People queue to buy face masks at a supermarket in Daegu, South Korea in this undated photo. Photo: Tran Non Nuoc / Tuoi Tre News Contributor

Shincheonji Church under investigation

Trinh Van Ngu from the SoonChunHyang Institute of Medi-Bio Science in Cheonan City told Tuoi Tre News the Shincheonji Church of Jesus has been reported in Korean media as a secretive sect whose members believe they can be healed by faith of illnesses.

As a result, church members who are sick have refused to go to the hospital while still going about their daily lives, which might have contributed to spreading COVID-19, Ngu explained.

Its members reportedly held meetings in Wuhan in December, only stopping when they realized that their community had been hit by COVID-19, according to a South China Morning Post report on Wednesday.

Authorities in South Korea have launched an investigation into possible links between the sect and the Chinese city at the epicenter of the COVID-19 epidemic in China, Ngu said.

The city of Cheonan where Ngu lives is around 90km from Seoul and 200km from Daegu.

According to Ngu, these days people in Cheonan have avoided going out or visiting restaurants and eateries. Whenever they are outside, face masks are a must.

His institute started to monitor the body temperature of students and staff three weeks ago and has advised against assembling in large numbers. Those who have been to Daegu in the past two months are required to declare their detailed itinerary to those in charge.

Calmness in Japan

In Japan, 171 cases of COVID-19 infections have been reported so far, with only one death, according to the South China Morning Post. No official threat alert has been issued by the Japanese government regarding the disease.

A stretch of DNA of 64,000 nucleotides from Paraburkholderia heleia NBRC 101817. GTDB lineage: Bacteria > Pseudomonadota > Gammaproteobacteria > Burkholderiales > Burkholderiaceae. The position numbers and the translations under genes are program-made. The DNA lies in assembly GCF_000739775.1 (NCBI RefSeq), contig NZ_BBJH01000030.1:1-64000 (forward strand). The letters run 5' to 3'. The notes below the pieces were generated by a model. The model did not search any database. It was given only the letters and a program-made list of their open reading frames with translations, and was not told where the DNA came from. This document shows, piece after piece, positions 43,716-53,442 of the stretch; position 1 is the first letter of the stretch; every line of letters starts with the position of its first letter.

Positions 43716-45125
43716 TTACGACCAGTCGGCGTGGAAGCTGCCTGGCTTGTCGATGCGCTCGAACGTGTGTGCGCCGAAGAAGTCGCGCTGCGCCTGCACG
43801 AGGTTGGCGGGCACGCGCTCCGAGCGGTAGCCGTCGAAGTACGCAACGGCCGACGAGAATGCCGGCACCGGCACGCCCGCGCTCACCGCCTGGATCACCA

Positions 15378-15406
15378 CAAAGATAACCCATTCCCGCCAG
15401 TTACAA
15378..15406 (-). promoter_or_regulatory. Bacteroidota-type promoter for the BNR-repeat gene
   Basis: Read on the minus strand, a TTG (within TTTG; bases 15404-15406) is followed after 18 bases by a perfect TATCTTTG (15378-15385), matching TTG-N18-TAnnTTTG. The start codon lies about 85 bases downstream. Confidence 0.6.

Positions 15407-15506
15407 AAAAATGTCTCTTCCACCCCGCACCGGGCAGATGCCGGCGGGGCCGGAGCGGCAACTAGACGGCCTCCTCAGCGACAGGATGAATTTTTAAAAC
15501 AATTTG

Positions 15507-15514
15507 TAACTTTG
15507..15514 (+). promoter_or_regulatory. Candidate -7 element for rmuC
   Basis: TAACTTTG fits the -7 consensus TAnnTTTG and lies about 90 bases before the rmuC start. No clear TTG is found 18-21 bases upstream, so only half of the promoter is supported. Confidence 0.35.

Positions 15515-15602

Nguyen Truong Duc Hoang from the Hiroshima University Graduate School of Biomedical and Health Science in Hiroshima said public opinion about the disease where he lives is generally calm as no infections have been reported in the city.

In contrast, people in Tokyo and Osaka where COVID-19 patients have been confirmed have started to adopt personal protective measures while going out in public.

With background and experience in biomedicine, Hoang admitted the way Japanese media have been reporting on the epidemic has had him worried, as new cases in Japan are geographically spread out with little to no information on how the patients have contracted the disease.

Japanese Prime Minister Shinzo Abe on Sunday ordered a government task force to prepare for a potential surge in the number of people infected with the new coronavirus as the situation has entered a crucial phase after cases with unknown infection routes were reported in multiple regions of the country, the national broadcaster NHK reported.

While Japan has not announced any specific region as a high-risk area where movement should be restricted, Hoang said he is concerned the epidemic might have spread further than reflected in official reports by looking at how confirmed infections are few and far between.

Even in Hiroshima, where no COVID-19 patients have been confirmed, face masks and hand sanitizer are difficult to find in supermarkets and convenience stores, reflecting a nationwide shortage, he said.

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Duong Kim Thoa - Tuan Son / Tuoi Tre News